Topic: Comet NEOWISE
Well, it's still around for a few weeks but its brightness is slowly fading as it's moving away from the Sun.
Have you had a chance to see it and/or take a picture of it?
Right now it's visible both after sunset and before sunrise, though it's now more interesting after sunset. As soon as the sky is dark enough, look to the North, below Ursa Major and a little to the right. Unless your sky is heavy with light pollution, you should spot it quite easily. As the sky gets even darker (right now, the "astronomical night" isn't properly there before at least 11pm, depending on where you are; higher latitudes than France get even less nighttime these days.
We drove in the middle of Lozère this weekend (one of the less populated areas in France) with our telescope, photography gear and tent, and spent the night there, under an absolutely amazing sky. Milky Way so crispy you'd have a bite if you could.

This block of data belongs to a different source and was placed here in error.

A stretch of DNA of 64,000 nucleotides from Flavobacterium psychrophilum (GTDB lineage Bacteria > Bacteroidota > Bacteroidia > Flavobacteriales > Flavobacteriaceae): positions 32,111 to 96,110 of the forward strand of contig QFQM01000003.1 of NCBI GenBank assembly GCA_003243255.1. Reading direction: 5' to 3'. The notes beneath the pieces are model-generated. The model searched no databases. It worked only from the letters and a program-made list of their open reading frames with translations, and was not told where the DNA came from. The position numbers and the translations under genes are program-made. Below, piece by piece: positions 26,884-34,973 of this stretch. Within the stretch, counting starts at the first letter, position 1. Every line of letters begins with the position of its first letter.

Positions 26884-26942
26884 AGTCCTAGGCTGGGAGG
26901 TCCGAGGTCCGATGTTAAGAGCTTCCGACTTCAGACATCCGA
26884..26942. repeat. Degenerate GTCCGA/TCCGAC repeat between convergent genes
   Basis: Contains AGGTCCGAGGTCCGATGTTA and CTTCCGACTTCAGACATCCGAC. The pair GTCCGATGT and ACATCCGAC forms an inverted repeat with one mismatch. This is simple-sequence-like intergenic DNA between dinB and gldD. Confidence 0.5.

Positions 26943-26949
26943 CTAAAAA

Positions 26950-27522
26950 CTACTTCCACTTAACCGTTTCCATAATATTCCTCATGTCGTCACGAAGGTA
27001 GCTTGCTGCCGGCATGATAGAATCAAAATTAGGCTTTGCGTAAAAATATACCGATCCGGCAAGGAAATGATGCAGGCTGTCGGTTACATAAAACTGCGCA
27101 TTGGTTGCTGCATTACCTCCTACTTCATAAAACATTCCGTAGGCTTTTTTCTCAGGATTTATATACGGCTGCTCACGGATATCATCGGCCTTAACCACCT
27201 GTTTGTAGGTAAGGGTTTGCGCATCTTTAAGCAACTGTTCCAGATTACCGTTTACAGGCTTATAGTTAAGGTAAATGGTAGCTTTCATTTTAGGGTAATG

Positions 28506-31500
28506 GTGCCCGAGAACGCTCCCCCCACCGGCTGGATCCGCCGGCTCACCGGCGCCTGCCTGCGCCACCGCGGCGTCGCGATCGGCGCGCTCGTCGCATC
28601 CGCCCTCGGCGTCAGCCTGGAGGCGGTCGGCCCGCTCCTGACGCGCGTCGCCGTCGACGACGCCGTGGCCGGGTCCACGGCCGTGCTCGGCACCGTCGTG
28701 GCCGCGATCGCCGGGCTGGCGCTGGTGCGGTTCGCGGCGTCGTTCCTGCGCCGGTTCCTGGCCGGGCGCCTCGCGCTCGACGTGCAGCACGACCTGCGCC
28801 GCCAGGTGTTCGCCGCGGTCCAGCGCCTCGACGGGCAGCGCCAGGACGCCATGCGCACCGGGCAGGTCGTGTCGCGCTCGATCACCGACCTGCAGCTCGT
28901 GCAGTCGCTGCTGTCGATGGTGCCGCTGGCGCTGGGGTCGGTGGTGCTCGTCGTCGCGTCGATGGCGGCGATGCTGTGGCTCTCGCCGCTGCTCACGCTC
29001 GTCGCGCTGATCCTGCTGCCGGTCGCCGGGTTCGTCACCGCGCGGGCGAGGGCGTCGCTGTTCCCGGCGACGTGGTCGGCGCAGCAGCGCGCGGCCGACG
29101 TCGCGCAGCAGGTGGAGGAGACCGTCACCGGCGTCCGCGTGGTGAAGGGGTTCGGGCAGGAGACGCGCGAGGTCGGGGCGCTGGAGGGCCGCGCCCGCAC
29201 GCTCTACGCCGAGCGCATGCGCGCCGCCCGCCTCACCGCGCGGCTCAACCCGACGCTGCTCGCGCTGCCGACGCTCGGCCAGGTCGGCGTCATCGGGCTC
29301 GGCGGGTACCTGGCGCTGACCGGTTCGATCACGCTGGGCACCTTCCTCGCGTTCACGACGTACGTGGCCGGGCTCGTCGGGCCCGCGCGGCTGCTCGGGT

And while my 60D is starting to show its age, I gave it a shot (har har pun intended). Not the best picture you'll see of it out there, but who knows when something that beautiful is gonna drive into the neighborhood again? As your eye gets used to the dark, its tail grows longer and longer, and with even cheap binoculars, the hazy, fluffy ball shows it blue-green hue.
A picture, though, reveals not only the extent of its tail, but also its second, blue ion tail.
I photographed it a few times during the night, and realized: this thing moves fast. Between its own motion and that of Earth, here's the difference only 45 minutes make:
High-speed immobility, as I call it. It's not often you can observe motion in the deep sky.
Such a show from an object only 5km in diameter. I love our universe.